Interviewed by
David DeVorkin
Interview date
Location
Yale University Observatory
Abstract

Interview discuss John S. Hall's early interest in astronomy; comments about family background and early childhood, schooling in Connecticut and college training at University of Amherst and Yale University. Early contacts and interests in photoelectric photometry, his pioneering efforts in red sensitive cell photometry, work at the Radiation Laboratory at MIT during World War II, postwar research at the Naval Observatory and his co-discovery of interstellar polarization. Also prominently mentioned are: Solon Bailey, A. L. Bennett, Subrahmanyan Chandrasekhar, Thomas Cochran, Robert H. Dicke, Harold Ewen, Fresnell, Green, Jesse Leonard Greenstein, Ejnar Hertzsprung, W. A. Hiltner, Gerald Edward Kron, J. A. Miller, Prescott, Jan Schildt, Frank Schlesinger, Harlow Shapley, Theodore Stoller, Otto Struve, David Todd, Robert Williams Wood; Amherst College Observatory, General Electric Co., Harvard University, Lawrence Radiation Laboratory, Science (journal), Sproul Observatory, United States Navy, and Yerkes Observatory.

Interviewed by
Joan Bromberg
Interview date
Location
University of California
Abstract

This short interview touches briefly on Erwin Hahn's education at Juniata College, Purdue University, and the University of Illinois; initial interest in nuclear magnetic resonance; his postdoctoral years with Felix Bloch's group at Stanford University; and his three years as a research scientist with IBM. Hahn also comments briefly on his consultantship with Hughes' maser group; his work on self-induced transparency; and his collaboration with Richard Brewer at IBM. Also prominently mentioned are: Sam Bass, Jesse Wakefield Beams, Felix Bloch, Nicolaas Bloembergen, Richard Brewer, John Clarke, Gene Commins, Harry Daghalian, Robert Henry Dicke, Gordon Gould, Donald W. Kerst, Theodore Maiman, Sam McCall, Mitsunaga, Arthur Leonard Schawlow, Norman Shiren, Charles Slichter, Dick Slusher, Russell Harrison Varian; Bell Telephone Laboratories, Columbia University, IBM Watson Laboratories, Los Alamos National Laboratory, National Science Foundation (U.S.), United States Navy, and University of Virginia.

Interviewed by
David DeVorkin
Interview date
Location
National Air and Space Museum, Washington, D. C.
Abstract

This interview reviews Frosch's early schooling in the New York City Public School system, his education at Columbia University and, in detail, his varied career as a physicist and a science administrator, beginning with his work as a research scientist at Hudson Laboratory and then as Assistant Director and Director of the Theoretical Division. Other topics and affiliations discussed include: Advance Research Project Agency (ARPA); United States Navy; United Nations Environmental Programme; Woods Hole Oceanographic Institute; National Aeronautics and Space Administration (NASA) (administration, research and development techniques, business practices, reorganization, communication); Naval Research Laboratory (NRL); Navy Radiological Laboratory; National Academy of Sciences (NAS); Wallops Center; Dryden Flight Research Facility; Goddard Institute of Space Studies; Office of Naval Research (ONR); JASON Foundation for Education; Jet Propulsion Laboratory (JPL); Institute for Defense Analyses (IDA); Office of Management and Budget (OMB); SOLRAD (SOLar RADiation Satellite Program); Enterprise; Mansfield Amendment; CLOT test (combined loads orbiter test); Gamma-Ray Observatory (GRO); VELA Program; Atomic bomb; relationships between US Navy and NASA; militarization of space exploration; space exploration policy; sonar navigation; musical theory and acoustics; project management theory; satellite communication systems; underwater acoustics and modelling; remote sensing; seismology; shuttle flight testing and preparation; I.I. Rabi; Henry Foley; Charles H. Townes; Ivan Tolstoy; Frank Press; Jimmy Carter, among others.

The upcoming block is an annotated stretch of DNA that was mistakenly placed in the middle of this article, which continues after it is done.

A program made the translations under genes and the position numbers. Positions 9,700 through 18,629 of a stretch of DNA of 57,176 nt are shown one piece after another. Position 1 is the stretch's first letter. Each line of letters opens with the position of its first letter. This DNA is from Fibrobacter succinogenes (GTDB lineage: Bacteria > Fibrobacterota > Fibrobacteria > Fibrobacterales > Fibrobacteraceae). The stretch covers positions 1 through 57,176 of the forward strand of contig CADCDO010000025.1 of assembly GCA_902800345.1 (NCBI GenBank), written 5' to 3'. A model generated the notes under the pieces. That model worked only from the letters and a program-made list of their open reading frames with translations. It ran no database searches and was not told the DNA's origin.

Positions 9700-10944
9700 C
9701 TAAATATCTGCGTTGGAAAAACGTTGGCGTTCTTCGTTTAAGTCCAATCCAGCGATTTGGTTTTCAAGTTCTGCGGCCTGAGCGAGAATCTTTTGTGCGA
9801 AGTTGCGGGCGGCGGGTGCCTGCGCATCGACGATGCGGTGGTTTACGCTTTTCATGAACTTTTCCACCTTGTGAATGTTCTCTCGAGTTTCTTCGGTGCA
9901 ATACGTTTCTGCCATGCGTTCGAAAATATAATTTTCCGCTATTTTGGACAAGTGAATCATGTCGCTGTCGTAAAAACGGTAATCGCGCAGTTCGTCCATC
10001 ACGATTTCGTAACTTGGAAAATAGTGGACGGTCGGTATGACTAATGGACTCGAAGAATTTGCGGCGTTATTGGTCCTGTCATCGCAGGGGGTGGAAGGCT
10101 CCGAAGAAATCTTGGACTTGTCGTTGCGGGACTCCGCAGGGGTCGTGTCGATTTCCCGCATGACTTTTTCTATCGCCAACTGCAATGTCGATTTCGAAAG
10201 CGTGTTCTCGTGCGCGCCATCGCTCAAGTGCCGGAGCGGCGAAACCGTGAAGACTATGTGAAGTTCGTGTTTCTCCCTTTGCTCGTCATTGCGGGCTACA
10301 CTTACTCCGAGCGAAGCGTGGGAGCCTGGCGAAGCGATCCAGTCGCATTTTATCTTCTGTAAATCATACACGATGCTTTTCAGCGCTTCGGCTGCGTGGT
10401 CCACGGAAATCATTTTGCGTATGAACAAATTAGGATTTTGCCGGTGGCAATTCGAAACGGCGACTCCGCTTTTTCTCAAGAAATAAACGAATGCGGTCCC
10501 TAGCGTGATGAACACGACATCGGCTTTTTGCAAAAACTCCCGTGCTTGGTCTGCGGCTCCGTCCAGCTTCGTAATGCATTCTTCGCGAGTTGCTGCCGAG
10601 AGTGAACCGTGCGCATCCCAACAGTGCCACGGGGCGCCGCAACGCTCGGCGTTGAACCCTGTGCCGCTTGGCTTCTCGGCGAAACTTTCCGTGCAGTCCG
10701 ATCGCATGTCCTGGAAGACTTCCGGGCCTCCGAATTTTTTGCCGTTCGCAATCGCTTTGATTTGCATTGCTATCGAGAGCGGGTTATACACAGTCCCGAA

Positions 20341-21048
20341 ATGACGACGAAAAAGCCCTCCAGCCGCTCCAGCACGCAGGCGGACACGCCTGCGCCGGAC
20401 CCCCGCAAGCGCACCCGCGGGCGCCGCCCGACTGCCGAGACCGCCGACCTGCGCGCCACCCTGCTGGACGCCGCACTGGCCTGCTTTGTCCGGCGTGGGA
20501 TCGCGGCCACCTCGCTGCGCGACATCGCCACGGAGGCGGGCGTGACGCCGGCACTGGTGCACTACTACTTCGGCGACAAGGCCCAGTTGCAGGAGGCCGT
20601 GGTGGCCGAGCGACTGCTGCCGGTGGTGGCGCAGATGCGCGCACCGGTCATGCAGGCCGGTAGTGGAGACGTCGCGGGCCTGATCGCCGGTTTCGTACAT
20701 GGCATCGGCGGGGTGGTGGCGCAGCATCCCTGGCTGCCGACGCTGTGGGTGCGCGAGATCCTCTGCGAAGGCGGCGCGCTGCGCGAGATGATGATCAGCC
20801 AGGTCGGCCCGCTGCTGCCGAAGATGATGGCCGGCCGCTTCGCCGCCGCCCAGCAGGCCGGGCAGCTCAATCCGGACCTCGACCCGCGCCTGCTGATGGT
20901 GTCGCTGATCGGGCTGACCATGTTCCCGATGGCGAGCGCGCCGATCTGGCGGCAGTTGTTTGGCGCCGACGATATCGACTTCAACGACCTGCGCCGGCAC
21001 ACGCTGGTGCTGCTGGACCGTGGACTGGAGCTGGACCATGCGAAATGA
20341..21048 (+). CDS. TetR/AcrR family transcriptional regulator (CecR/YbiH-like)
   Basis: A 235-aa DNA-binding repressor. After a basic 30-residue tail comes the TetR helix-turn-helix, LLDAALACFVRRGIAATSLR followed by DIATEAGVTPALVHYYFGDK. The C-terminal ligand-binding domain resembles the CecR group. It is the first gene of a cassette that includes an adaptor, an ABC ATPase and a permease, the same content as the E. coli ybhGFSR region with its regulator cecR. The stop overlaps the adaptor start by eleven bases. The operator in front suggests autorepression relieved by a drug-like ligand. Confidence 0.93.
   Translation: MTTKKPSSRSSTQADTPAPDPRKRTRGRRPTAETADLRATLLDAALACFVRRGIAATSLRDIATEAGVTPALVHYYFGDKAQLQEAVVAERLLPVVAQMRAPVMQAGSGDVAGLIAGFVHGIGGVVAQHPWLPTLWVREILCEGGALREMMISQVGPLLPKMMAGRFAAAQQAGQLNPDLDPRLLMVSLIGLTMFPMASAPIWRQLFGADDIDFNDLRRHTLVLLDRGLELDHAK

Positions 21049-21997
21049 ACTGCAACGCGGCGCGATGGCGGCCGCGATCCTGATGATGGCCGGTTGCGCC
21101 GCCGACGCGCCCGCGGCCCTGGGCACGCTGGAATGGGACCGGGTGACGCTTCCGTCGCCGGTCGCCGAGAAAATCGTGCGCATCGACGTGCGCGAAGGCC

Interviewed by
David DeVorkin
Interview date
Location
National Air and Space Museum, Washington, D. C.
Abstract

This interview reviews Frosch's early schooling in the New York City Public School system, his education at Columbia University and, in detail, his varied career as a physicist and a science administrator, beginning with his work as a research scientist at Hudson Laboratory and then as Assistant Director and Director of the Theoretical Division. Other topics and affiliations discussed include: Advance Research Project Agency (ARPA); United States Navy; United Nations Environmental Programme; Woods Hole Oceanographic Institute; National Aeronautics and Space Administration (NASA) (administration, research and development techniques, business practices, reorganization, communication); Naval Research Laboratory (NRL); Navy Radiological Laboratory; National Academy of Sciences (NAS); Wallops Center; Dryden Flight Research Facility; Goddard Institute of Space Studies; Office of Naval Research (ONR); JASON Foundation for Education; Jet Propulsion Laboratory (JPL); Institute for Defense Analyses (IDA); Office of Management and Budget (OMB); SOLRAD (SOLar RADiation Satellite Program); Enterprise; Mansfield Amendment; CLOT test (combined loads orbiter test); Gamma-Ray Observatory (GRO); VELA Program; Atomic bomb; relationships between US Navy and NASA; militarization of space exploration; space exploration policy; sonar navigation; musical theory and acoustics; project management theory; satellite communication systems; underwater acoustics and modelling; remote sensing; seismology; shuttle flight testing and preparation; I.I. Rabi; Henry Foley; Charles H. Townes; Ivan Tolstoy; Frank Press; Jimmy Carter, among others.